you've got three bad things going on for banks all at the same time. that has left investors kind of cautious on the message coming from the ecb on top of, as you've been highlighting come of the outlook for inflation and growth. vonnie: mario draghi said the ecb reaction cannot stop the effects of brexit. what will this do to impact any growth implications from those issues? paul: mario draghi says we are not looking at a recession. this is still a growth environment. the idea of pushing more money to the banks is to increase lending into the euro area to keep credit flowing through the system, to help support the economy and help that growth outlook remain in place. like you said, you can't do much about brexit. you can't do much about trade negotiations.
10:07 am
probably the weaker euro is a pretty good way of helping the euro area, as well. i can imagine the u.s. president might be a little nuts when he sees the market today, but it is getting into this kind of everybody wants to stimulate the economy at the same time. you can't have everybody stimulating at the same time because you can't have all currency we getting at the same time. guy: let's talk about the rotation from cyclicals and figure out what happens next. in the u.s., the data are still relatively good. certainly that services number look very strong. in europe, we've now got a downgrading of expectations. and asia you are seeing a similar thing as well, certainly from the chinese. is it the right call at this point to start to pull some of those cyclical stocks out of the portfolio ? value, and particular, looks cheap right now. michael: the market was up so
10:08 am
much since those december lows, almost 20% for the s&p 500. so on one hand, it is sort of natural to see this little bit of pullback right now. that said, it does look like the rollovers that we saw at the beginning of the major corrections in 2018, in january and later in september in october, if investors think the market is headed for another dip that, they will get more defensive, get out of the cyclicals, and into much more defensive stocks. ultimately people will be watching yields. treasury yields really getting caught in the downdraft of the ecb today, and coming back down. in theort of range bound u.s. treasury yield for the 10 year and the two-year, so not enough to really spark that hunt for yield, so the sort of stocksve utility type of in the real high-yield stocks.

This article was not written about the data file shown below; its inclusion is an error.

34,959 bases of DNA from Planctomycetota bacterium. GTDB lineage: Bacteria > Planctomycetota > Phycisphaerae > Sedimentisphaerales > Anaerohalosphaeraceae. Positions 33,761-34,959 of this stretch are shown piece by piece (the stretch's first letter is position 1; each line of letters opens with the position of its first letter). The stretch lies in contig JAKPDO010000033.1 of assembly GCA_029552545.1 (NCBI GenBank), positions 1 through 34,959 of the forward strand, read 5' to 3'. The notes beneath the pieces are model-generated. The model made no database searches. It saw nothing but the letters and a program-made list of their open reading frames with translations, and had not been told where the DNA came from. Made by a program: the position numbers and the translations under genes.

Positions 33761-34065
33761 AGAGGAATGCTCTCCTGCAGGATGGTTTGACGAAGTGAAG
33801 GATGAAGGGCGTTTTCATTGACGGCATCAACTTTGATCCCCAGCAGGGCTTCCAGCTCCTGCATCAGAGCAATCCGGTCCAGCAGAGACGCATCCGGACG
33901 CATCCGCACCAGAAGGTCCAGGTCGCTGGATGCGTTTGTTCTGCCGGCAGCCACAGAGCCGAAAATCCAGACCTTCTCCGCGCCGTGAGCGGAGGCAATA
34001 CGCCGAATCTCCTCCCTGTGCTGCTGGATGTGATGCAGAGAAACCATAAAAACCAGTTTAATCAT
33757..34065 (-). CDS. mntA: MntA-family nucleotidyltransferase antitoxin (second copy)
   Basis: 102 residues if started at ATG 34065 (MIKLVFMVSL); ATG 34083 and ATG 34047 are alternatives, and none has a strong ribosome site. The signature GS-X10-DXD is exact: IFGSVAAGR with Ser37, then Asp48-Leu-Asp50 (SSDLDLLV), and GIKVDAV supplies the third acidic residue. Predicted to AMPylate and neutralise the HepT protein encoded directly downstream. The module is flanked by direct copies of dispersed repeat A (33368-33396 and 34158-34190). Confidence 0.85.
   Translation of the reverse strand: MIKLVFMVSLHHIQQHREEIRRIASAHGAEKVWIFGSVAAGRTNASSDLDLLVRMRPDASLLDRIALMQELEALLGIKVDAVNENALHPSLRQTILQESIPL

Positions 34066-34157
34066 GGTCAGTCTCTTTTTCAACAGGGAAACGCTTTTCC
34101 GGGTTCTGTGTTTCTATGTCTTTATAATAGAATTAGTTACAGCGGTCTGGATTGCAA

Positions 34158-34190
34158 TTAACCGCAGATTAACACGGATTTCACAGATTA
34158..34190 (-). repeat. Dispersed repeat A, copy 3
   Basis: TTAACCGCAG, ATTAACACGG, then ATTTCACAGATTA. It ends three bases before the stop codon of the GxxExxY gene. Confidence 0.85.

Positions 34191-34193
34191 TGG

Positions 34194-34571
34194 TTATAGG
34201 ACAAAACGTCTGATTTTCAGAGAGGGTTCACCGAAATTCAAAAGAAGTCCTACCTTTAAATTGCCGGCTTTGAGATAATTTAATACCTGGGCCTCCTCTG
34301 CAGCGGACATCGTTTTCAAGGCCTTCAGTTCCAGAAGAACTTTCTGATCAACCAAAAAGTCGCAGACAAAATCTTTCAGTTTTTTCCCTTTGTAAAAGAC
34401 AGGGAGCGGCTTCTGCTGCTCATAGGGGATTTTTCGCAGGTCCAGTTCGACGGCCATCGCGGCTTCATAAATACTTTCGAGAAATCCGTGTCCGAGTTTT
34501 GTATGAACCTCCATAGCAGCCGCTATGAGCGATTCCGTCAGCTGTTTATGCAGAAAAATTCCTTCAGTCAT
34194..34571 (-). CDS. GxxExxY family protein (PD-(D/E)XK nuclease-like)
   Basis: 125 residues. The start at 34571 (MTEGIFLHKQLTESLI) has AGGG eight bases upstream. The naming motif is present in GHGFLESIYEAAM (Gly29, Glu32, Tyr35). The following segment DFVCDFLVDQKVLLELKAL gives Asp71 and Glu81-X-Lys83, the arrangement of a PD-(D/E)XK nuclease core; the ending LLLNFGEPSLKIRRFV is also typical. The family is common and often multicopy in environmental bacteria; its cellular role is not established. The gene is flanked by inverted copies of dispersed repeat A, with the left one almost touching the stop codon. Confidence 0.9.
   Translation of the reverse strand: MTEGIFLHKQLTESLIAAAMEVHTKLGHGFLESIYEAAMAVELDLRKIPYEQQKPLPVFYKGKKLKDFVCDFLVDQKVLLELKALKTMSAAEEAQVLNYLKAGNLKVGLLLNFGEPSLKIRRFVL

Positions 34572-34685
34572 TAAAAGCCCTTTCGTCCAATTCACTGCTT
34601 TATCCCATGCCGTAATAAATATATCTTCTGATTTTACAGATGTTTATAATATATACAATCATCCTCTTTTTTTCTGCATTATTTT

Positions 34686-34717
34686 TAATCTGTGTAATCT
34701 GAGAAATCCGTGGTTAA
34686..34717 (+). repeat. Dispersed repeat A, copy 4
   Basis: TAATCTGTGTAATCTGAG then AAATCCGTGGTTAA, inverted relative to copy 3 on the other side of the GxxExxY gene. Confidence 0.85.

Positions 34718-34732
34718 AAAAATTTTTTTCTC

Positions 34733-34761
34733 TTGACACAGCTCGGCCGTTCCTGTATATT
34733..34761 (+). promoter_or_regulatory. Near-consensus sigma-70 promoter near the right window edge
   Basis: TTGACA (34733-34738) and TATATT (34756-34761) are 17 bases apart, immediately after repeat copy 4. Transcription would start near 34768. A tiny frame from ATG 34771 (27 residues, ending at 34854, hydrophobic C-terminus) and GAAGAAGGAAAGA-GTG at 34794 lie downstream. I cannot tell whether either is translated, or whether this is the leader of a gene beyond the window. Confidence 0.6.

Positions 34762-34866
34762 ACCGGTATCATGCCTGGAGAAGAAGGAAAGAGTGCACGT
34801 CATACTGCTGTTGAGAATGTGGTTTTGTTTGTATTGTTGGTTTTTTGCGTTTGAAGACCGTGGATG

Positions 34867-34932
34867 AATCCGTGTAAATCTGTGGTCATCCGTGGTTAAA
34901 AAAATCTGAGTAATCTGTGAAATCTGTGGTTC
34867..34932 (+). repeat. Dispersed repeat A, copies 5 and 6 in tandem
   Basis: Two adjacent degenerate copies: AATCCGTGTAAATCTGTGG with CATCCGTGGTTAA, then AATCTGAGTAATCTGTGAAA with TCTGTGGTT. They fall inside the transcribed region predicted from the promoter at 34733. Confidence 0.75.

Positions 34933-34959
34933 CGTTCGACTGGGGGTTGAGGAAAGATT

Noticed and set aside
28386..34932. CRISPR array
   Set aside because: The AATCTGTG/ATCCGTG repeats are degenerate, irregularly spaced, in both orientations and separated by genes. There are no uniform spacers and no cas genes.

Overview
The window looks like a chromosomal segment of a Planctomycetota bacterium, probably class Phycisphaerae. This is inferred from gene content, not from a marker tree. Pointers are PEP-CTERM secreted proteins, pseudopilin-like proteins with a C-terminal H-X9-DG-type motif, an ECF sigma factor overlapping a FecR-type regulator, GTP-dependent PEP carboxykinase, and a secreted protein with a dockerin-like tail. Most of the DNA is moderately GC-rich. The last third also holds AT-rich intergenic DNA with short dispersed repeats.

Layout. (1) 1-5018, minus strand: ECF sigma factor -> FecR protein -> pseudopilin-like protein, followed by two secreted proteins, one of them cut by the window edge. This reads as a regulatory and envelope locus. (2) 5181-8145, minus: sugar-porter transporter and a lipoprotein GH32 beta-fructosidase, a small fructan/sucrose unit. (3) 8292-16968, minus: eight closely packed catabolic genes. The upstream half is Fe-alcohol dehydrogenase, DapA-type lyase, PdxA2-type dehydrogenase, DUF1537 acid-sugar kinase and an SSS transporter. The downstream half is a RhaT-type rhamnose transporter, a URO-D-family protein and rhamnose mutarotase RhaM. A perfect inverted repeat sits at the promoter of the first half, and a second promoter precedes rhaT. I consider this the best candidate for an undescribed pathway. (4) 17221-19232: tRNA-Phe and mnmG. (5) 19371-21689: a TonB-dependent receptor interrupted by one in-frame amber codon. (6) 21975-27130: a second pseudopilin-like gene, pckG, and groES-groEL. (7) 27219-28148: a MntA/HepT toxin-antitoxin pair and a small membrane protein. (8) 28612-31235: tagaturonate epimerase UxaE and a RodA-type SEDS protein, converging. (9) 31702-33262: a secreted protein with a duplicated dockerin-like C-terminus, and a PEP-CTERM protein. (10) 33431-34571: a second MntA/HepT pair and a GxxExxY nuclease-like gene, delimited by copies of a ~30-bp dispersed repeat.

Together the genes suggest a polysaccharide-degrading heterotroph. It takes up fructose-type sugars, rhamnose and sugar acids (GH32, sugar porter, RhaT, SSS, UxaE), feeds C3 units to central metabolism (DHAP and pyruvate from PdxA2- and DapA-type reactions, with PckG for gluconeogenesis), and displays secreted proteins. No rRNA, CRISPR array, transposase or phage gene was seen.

10:09 am
but it is something i think, as you mentioned, is on people's minds. they are kind of waiting for that signal, and anymore declines in yields, anymore risk off mood will sort of exacerbate that rotation. vonnie: mike regan and paul dobson, are things to you. guy: let's check in on the bloomberg first word news. here's kailey leinz. kailey: former trump campaign chairman paul manafort will be sentenced today for tax and bank fraud. manafort's 69 and could look at up to 20 years in prison. the federallieve court in virginia will give him half that. is suing theawei u.s. government for blocking its equipment from certain networks. way -- no-- while
10:10 am
response yet from u.s. officials. meanwhile, the head of the u.s. and a pacific military command, admiral philip davidson, won't say whether there will be an increase in naval patrols in the region. he told reporters in singapore that it is a hazard to trade and financial affirmation that flows on underwater cables. and pessimism that there will be a breakthrough in brexit talks this week. negotiators suspect there won't be enough to get parliament to back prime minister theresa may's deal. global news 24 hours a day, on air and at tictoc on twitter, powered by more than 2700 journalists and analysts in more than 120 countries. i'm kailey leinz. this is bloomberg. guy: thank you very much indeed. coming up, we are going to speak
10:11 am
to the cofounder of hermitage about why he has filed a criminal complaint against sweat bank -- against swedbank. that conversation is up next. this is bloomberg. ♪
10:12 am
10:13 am
♪ guy: we've seen a lot of action coming as a result of what's been going on with the ecb. let's get the details with abigail doolittle. abigail: you're absolutely right. we have a strong risk off tone on this thursday after ecb president mario draghi did highlight growth concerns, a bit of a shocker to investors. result. sea of red as a the s&p and nasdaq both on track for the worst day of the month.
10:14 am